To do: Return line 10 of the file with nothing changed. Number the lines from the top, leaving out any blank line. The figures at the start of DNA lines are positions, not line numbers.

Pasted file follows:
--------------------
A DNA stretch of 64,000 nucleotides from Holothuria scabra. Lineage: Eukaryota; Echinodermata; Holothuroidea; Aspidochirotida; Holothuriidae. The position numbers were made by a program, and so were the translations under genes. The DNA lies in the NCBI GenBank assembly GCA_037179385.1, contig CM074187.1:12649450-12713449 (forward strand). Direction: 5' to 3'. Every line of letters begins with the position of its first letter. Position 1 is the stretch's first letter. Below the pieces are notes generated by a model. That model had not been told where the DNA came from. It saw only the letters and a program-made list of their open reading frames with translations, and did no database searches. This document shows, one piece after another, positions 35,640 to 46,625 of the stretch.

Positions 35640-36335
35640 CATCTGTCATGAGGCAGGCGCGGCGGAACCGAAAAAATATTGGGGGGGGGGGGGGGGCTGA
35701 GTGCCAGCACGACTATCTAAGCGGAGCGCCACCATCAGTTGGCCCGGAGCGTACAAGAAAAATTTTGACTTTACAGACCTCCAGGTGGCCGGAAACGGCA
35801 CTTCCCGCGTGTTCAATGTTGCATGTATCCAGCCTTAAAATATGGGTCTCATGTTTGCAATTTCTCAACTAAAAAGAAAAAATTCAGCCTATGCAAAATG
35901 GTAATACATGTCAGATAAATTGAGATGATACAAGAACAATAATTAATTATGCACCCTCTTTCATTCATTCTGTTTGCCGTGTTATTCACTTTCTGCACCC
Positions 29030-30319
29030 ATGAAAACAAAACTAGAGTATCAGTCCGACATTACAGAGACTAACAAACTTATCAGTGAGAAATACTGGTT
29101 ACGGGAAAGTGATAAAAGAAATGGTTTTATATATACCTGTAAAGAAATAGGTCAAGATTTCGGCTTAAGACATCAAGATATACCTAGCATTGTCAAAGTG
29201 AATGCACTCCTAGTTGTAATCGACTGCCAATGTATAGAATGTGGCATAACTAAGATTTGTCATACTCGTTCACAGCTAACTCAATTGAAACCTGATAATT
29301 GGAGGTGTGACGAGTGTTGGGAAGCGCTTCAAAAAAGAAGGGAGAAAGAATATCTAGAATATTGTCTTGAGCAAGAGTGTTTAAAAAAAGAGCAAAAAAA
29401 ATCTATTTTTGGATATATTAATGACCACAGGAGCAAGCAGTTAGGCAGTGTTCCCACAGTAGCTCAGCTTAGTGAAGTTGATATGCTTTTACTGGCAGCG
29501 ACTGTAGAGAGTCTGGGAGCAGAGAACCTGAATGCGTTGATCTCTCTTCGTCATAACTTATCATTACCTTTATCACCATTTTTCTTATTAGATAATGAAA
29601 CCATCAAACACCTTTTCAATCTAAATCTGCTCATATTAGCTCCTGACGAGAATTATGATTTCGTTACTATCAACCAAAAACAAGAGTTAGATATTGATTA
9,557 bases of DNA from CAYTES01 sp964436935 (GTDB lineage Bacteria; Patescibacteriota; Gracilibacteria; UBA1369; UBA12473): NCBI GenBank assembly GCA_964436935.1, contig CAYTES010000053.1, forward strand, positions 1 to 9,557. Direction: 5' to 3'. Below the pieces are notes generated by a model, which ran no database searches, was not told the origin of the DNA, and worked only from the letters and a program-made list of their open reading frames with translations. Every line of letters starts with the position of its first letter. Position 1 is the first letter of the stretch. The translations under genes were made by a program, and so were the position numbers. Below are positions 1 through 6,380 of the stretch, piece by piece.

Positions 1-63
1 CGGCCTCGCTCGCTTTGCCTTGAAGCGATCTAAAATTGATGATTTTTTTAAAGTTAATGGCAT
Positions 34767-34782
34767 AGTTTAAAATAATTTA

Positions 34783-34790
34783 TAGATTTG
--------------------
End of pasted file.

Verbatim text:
29201 AATGCACTCCTAGTTGTAATCGACTGCCAATGTATAGAATGTGGCATAACTAAGATTTGTCATACTCGTTCACAGCTAACTCAATTGAAACCTGATAATT